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We’ve already seen the new RTX 4090’s power potential in action, with the plethora of enthusiasts, pro gamers, and content creators showing us how Nvidia’s new cards would change the graphics world. As with the 4090, the RTX 4080 is closing in on its launch day and many are wondering if all that power at such a steep price is overkill for gaming. Via our own in-depth research, we intend to answer that question and then some. Spoiler alert: yes, RTX 4080 gaming is overkill.
The Nvidia RTX 4080 is among the top-tier GPUs built under Nvidia’s brand-new Ada Lovelace architecture. The prices, specs, and marketing behind these cards prove that they’re aimed at a more professional user base with a demand for ultra-high-performance, such as 3D rendering, ultra-high quality 4K, and ray-traced gaming experiences.
Based on the specs and price that Nvidia has announced for the RTX 4080, building a setup with those specifications will only grant applicable returns if you’re planning to play ultra-demanding 4K games. Otherwise, if you’re playing the vast majority of titles in 1440p, you’d be better off with an RTX 30-series card, like the 3080.
Should I get an RTX 4080?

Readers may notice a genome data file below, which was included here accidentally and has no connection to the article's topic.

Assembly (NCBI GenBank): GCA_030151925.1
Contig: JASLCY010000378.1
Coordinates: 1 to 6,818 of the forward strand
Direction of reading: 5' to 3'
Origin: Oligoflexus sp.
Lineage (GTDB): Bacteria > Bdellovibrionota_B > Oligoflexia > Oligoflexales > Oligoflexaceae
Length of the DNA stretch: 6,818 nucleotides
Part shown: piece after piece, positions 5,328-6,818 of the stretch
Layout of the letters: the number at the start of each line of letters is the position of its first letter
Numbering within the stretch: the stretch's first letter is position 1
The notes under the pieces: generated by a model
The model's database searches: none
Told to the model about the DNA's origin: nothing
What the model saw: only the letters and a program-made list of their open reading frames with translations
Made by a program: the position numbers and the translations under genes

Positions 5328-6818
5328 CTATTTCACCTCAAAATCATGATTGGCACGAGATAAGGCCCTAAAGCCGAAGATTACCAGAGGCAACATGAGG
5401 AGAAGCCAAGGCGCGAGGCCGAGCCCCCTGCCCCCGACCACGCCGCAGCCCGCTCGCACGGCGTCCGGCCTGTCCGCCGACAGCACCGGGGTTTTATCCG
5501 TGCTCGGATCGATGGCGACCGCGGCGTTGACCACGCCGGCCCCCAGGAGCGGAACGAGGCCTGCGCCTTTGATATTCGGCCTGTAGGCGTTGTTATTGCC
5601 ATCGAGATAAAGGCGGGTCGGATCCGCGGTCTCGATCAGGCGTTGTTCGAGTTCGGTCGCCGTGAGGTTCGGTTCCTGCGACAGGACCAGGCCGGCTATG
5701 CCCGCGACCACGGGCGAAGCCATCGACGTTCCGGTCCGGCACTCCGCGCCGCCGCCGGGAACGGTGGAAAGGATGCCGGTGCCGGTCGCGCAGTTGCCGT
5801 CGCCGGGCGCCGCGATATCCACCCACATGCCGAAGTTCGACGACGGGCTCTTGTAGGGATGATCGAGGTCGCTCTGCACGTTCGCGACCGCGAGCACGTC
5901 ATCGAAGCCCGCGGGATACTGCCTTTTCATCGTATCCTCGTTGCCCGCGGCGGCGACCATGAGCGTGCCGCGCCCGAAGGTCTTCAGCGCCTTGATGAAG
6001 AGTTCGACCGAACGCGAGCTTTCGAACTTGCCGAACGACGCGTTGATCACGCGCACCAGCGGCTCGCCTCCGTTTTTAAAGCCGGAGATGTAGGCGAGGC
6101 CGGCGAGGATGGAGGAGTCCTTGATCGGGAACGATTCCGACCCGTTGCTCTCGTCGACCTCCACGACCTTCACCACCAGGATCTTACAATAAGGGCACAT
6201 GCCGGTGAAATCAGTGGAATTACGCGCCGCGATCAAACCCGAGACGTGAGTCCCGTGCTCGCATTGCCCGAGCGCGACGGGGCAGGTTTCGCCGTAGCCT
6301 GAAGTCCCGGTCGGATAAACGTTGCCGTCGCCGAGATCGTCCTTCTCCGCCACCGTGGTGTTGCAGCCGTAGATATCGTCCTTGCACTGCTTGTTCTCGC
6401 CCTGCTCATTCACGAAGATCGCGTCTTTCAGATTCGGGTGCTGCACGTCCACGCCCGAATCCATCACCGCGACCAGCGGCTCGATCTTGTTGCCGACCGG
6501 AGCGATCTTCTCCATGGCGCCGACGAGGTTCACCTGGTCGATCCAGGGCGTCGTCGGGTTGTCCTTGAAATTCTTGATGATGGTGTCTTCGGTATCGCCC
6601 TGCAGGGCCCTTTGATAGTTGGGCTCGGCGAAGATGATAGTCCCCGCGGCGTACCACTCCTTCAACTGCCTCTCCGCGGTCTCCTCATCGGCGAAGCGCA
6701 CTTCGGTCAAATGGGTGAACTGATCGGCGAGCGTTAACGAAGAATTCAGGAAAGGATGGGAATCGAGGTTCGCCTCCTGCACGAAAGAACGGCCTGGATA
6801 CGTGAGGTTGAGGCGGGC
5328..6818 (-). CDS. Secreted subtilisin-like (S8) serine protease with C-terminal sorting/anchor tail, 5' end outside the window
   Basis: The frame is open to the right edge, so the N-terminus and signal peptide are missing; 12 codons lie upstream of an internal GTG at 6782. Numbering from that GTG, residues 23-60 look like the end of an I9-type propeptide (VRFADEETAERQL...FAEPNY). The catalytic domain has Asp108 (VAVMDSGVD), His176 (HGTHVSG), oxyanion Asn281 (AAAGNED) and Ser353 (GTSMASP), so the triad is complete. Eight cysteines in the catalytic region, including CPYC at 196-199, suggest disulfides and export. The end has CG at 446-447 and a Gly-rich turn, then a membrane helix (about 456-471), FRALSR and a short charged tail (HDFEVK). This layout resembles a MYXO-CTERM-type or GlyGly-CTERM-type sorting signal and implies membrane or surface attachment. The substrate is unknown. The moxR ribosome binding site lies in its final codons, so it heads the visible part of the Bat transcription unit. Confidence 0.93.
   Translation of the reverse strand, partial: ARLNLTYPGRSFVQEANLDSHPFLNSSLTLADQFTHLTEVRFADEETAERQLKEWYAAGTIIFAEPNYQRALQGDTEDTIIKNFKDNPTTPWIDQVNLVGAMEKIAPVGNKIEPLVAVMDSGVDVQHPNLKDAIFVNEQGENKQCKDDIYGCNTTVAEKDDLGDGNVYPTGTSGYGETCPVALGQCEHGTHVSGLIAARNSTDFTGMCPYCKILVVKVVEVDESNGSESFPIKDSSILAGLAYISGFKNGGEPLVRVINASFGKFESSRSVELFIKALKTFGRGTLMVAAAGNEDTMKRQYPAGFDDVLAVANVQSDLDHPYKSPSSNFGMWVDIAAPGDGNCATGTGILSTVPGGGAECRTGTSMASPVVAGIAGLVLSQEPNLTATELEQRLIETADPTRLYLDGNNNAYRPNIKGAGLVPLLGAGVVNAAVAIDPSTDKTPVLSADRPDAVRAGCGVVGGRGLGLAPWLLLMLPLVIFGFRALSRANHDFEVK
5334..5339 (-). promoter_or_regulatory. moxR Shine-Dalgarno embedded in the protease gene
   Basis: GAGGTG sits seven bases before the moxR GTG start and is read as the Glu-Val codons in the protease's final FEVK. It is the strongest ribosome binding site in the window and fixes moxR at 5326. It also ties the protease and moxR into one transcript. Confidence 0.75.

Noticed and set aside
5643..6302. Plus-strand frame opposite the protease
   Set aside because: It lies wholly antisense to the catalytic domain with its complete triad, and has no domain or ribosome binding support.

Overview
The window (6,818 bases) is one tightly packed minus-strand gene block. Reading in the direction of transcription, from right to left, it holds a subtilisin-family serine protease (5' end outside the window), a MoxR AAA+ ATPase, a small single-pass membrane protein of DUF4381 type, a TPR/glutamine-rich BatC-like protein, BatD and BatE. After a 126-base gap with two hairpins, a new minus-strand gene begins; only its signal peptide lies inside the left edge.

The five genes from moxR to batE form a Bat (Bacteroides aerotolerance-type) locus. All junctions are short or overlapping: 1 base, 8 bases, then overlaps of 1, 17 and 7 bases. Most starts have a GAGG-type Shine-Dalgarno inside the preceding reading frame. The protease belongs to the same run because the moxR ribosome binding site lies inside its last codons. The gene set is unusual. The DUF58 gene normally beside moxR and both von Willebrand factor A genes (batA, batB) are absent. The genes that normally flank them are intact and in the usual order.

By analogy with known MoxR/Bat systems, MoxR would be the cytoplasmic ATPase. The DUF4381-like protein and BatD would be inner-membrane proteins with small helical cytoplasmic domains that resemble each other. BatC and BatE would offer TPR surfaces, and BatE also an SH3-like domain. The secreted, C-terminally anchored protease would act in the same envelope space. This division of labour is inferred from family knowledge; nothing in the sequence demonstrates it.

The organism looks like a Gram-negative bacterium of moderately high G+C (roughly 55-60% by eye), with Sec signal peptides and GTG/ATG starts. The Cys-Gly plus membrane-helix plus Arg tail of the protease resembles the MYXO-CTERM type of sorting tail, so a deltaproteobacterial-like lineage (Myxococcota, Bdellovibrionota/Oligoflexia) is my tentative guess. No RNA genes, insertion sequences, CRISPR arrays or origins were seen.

That being said, buying graphics cards is not always a matter of functionality and price-performance balance. One must also look into future-proofing their computer while not throwing away any more money for the next few years.
If you find yourself in a position wherein your computer no longer runs games as you would indent and you’re bank account has certain limits, you can either wait for the RTX 4080 (or future Nvidia 40-series cards) or buy an RTX 30-series, such as the 3080.
Let’s compare both GPUs to see how much of a change you’ll see in day-to-day gaming experiences:
|RTX 4080||RTX 3080|
|Boost Clock Speed||2.5GHz||1.7GHz|
|Base Clock Speed||2.21GHz||1.44GHz|
|Memory size||16 GB GDDR6X||12GB GDDR6X|
|Graphics Card Power||320W||320W|
|Required System Power||750W||750W|
|NVIDIA DLSS||3rd Gen||2nd Gen|
With the new RTX 4080, there will be several gains in clock speeds and, thanks to the 3rd Gen DLSS technology, the card will be more efficient in upscaling resolutions, which means you’ll be able to play games that look as close to 4K with the performance requirements of 1440p than you would with an RTX 30-series card.
However, the price difference is a massive wall to climb. The RTX 4080 will be $300 more expensive than the 3080, and if the market keeps moving the way it is, we might even see lower prices for 30-series GPUs eventually.
If you fancy a top-tier GPU and are willing to invest several dollars for it, you won’t regret the investment. On the other hand, if you want the best bang for your buck, you should wait a bit before purchasing an RTX 40-series card and go with an RTX 3080 for now.